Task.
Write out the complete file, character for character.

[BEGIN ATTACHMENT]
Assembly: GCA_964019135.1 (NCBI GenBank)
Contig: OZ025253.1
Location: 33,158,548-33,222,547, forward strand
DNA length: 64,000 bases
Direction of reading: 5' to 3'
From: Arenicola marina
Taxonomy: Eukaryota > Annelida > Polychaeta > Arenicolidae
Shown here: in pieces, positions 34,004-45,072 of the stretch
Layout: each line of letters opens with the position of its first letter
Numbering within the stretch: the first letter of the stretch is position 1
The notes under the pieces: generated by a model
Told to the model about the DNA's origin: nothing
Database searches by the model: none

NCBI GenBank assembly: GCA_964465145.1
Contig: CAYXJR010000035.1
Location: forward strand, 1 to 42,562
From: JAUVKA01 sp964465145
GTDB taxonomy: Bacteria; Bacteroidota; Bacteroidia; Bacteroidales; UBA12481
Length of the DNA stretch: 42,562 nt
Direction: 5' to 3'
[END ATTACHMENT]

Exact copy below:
Assembly: GCA_964019135.1 (NCBI GenBank)
Contig: OZ025253.1
Location: 33,158,548-33,222,547, forward strand
DNA length: 64,000 bases
Direction of reading: 5' to 3'
From: Arenicola marina
Taxonomy: Eukaryota > Annelida > Polychaeta > Arenicolidae
Shown here: in pieces, positions 34,004-45,072 of the stretch
Layout: each line of letters opens with the position of its first letter
Numbering within the stretch: the first letter of the stretch is position 1
The notes under the pieces: generated by a model
Told to the model about the DNA's origin: nothing
Database searches by the model: none

NCBI GenBank assembly: GCA_964465145.1
Contig: CAYXJR010000035.1
Location: forward strand, 1 to 42,562
From: JAUVKA01 sp964465145
GTDB taxonomy: Bacteria; Bacteroidota; Bacteroidia; Bacteroidales; UBA12481
Length of the DNA stretch: 42,562 nt
Direction: 5' to 3'